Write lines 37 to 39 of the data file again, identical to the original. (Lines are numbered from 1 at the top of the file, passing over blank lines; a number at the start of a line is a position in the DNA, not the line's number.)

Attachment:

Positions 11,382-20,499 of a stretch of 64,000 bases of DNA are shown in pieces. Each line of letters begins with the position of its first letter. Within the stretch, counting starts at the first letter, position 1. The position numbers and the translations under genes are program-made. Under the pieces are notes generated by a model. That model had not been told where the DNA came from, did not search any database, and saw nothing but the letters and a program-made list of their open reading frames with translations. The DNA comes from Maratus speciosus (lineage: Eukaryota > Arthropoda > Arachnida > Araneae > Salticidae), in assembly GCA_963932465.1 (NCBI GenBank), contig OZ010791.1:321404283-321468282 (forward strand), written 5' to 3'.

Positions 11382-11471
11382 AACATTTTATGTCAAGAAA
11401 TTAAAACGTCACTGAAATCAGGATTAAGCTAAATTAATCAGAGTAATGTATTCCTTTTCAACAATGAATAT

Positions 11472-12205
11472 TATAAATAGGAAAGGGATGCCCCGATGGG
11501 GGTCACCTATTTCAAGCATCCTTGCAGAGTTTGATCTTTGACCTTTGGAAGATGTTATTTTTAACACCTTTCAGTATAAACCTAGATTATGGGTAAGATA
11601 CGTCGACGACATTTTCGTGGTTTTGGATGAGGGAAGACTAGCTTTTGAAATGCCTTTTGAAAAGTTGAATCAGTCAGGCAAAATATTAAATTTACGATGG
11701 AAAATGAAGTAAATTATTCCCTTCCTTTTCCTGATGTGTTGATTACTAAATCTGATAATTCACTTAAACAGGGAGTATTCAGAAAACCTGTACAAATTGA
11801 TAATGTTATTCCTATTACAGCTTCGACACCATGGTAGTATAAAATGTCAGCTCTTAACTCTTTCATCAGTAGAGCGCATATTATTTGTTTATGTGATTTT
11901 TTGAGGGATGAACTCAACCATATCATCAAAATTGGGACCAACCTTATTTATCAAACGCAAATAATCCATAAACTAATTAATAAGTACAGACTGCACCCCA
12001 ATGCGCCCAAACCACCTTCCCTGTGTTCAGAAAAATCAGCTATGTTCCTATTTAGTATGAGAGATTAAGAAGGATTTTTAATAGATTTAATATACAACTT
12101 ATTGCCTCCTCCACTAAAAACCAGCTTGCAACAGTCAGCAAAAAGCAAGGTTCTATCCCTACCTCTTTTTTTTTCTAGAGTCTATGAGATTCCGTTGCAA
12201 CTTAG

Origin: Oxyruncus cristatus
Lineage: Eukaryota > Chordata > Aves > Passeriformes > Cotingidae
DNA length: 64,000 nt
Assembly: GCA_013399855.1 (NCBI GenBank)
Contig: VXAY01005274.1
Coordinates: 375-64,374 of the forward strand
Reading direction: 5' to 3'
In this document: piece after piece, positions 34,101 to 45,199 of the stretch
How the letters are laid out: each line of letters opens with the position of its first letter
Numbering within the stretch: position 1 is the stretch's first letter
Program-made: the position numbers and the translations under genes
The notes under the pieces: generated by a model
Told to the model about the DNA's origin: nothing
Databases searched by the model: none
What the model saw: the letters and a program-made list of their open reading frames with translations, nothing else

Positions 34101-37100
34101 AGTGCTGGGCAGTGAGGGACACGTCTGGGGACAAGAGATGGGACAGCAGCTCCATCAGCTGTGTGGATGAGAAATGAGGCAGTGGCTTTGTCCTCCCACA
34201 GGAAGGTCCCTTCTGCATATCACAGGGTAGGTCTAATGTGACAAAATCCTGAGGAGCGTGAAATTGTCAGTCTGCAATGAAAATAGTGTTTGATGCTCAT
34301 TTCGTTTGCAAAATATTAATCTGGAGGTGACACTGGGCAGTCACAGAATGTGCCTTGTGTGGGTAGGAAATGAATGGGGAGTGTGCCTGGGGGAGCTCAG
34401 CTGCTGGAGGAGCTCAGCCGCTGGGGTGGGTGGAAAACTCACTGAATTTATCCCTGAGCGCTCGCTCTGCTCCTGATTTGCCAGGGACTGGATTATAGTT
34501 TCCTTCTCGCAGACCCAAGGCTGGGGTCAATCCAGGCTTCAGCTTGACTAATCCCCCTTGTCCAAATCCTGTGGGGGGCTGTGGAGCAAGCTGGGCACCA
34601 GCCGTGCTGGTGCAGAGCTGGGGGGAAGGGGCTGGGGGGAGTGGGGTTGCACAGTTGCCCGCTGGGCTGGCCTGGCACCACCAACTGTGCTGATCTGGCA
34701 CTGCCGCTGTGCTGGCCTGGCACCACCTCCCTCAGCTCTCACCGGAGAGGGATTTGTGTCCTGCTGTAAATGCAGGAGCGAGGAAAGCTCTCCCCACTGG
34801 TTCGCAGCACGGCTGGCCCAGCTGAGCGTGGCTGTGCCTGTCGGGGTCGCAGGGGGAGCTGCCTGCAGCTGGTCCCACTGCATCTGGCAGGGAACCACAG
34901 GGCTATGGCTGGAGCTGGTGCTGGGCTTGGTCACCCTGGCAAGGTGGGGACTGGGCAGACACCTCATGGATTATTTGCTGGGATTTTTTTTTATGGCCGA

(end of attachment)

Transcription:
34701 CTGCCGCTGTGCTGGCCTGGCACCACCTCCCTCAGCTCTCACCGGAGAGGGATTTGTGTCCTGCTGTAAATGCAGGAGCGAGGAAAGCTCTCCCCACTGG
34801 TTCGCAGCACGGCTGGCCCAGCTGAGCGTGGCTGTGCCTGTCGGGGTCGCAGGGGGAGCTGCCTGCAGCTGGTCCCACTGCATCTGGCAGGGAACCACAG
34901 GGCTATGGCTGGAGCTGGTGCTGGGCTTGGTCACCCTGGCAAGGTGGGGACTGGGCAGACACCTCATGGATTATTTGCTGGGATTTTTTTTTATGGCCGA